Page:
Several of our Interview Doctor clients have had final interviews recently.
We call them “final” because we are hoping that after this particular interview a job offer will be forthcoming and the job search can be over. It is very exciting!
It got me thinking about how this final interview is different. Remember whether consciously or unconsciously every hiring manager is trying to answer three questions: 1) Can you do the job, 2) Will you love the job, and 3) Will you fit with the team.
After several interviews, the hiring manager already knows you have the skills so you can do the job. Otherwise you would not be invited back so often. Because you interviewed well, they probably know you will love the job.
The final question that differentiates you from the other final candidate(s) is whether you will fit with the team.
Or rather, which of the final candidates will fit with the team the best. Your challenge in a final interview is to make clear what you offer and be the best version of yourself that you can be. You cannot turn yourself into someone you are not. You don’t want to be a round peg in a square hole. If you really don’t fit with the team if you are hired you will not last long. So how do you walk this fine line to get the offer you want?
Here are seven tips to find the right balance so you can succeed in a final interview:
- Don’t assume, don’t be overly confident and don’t brag. You don’t have a job offer yet. This is another fine balance. You want to act like you are the right candidate for the job but if you assume, are over confident and brag then you risk turning the hiring manager off. Read your audience and give them the right balance of confidence and stories to make them fall in love with you.
- Ask questions to clarify your understanding and learn more about the operation and the people you will be working with. Don’t wait until the end of the interview to ask questions. Intersperse questions with the conversation as you and the hiring manager are talking. This makes the interview into more of a conversation than an interview.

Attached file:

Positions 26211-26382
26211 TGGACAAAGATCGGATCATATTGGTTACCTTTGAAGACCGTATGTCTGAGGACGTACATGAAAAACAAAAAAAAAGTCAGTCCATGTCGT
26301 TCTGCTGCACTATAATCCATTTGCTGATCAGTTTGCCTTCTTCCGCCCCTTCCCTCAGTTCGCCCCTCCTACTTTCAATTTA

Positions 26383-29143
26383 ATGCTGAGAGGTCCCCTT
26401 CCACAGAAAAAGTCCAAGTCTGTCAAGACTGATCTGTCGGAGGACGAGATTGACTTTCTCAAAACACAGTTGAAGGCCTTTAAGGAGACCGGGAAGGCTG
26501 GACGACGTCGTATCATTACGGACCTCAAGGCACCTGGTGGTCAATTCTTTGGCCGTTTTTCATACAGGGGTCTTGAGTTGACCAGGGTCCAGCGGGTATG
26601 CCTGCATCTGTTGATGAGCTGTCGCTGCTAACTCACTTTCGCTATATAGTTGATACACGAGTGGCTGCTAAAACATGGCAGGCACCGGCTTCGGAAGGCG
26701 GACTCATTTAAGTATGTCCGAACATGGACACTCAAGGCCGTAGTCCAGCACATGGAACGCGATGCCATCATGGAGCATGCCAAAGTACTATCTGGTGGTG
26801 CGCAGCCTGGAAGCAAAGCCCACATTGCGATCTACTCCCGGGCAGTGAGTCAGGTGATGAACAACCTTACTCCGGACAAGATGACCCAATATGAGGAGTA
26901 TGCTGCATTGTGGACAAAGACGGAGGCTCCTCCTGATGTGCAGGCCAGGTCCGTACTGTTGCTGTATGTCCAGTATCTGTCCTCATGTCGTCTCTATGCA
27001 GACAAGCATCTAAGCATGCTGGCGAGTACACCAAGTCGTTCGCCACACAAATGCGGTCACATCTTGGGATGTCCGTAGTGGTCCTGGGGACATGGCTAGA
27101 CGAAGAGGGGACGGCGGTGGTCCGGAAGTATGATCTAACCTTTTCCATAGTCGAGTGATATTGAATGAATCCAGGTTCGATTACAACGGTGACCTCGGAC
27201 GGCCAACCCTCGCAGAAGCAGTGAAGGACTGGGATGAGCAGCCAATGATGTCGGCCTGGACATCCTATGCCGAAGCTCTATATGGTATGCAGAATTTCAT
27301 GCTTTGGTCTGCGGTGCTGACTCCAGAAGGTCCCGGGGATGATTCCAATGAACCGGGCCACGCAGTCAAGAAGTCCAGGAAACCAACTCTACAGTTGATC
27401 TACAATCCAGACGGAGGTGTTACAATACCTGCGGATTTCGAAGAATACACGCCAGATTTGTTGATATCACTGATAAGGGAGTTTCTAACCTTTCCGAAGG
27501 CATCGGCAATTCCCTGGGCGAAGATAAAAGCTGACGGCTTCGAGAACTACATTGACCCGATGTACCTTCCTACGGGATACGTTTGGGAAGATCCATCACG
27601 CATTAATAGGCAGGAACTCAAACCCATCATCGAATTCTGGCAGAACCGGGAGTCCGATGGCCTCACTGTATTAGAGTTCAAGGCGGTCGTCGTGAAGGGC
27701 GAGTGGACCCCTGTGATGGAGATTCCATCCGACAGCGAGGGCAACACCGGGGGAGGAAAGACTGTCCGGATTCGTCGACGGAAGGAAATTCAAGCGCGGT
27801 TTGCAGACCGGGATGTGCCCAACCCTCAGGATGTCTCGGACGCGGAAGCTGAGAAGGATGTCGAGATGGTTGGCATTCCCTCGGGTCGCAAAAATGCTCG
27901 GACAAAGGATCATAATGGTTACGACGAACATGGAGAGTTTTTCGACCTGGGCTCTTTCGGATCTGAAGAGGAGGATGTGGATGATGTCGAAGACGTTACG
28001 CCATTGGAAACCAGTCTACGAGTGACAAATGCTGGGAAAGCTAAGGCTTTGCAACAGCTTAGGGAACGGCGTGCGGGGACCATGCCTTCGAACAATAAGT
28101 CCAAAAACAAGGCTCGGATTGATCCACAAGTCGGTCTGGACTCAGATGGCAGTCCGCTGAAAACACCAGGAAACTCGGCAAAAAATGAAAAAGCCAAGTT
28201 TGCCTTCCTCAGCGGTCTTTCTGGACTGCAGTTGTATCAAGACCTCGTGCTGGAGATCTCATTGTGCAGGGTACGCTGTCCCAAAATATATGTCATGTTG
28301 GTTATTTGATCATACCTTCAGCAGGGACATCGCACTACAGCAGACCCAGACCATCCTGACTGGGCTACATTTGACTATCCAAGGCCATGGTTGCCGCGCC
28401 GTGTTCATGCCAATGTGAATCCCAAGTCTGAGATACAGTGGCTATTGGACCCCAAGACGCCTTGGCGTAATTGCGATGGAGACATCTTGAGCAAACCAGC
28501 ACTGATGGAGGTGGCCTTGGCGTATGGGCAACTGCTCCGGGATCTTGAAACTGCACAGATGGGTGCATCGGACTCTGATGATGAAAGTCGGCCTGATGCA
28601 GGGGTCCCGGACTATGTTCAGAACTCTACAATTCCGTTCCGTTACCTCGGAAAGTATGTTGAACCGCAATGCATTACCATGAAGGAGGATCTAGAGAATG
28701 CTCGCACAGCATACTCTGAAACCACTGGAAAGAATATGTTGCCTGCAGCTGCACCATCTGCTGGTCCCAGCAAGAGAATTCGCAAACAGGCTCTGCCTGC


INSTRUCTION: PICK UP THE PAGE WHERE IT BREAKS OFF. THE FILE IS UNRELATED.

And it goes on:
- Know the two or three points you want people to remember about you. Find places to insert this information in a casual, conversational fashion.
- Calm, confident and courageous. Be the best version of you. Look people in the eye, sit up straight and be confident even if you have to fake it. Don’t be overly confident though. The job is not yours yet. Be aware of what is going on around you so you can provide the information that will seal the deal.
- Laugh and be real. Be friendly. Demonstrate through your behavior that you are a good person to work with, that you will be a good colleague. You want them to be able to imagine you sitting in the next cubicle.
- Make a connection. Do your research in advance. Get the names of the people you will be meeting in the final interview. Research them on LinkedIn. You can send them a request to connect with a personal note saying, “I am so excited to meet you next week at our next interview.” Notice their personal interests so you can make a connection over an interest or a professional experience. This gives you something to talk about that will make a connection, make you real so they can image working with you.
- Be prepared. Have extra copies of your resume. Bring business cards. Research the company and the employees on LinkedIn, their website, and Google. Know how you can solve the company’s problems then figure out places where you can insert that information into the conversation.
To be fully prepared for your Job Interview, download our ebook, “The Top 30 Most Frequently Asked Questions at a Job Interview“. It’s Free!
Are you getting the impression that a final interview, even more than other interviews, is about making a connection? Make a connection so the hiring manager can imagine you working in the office next door and you will get the job offer!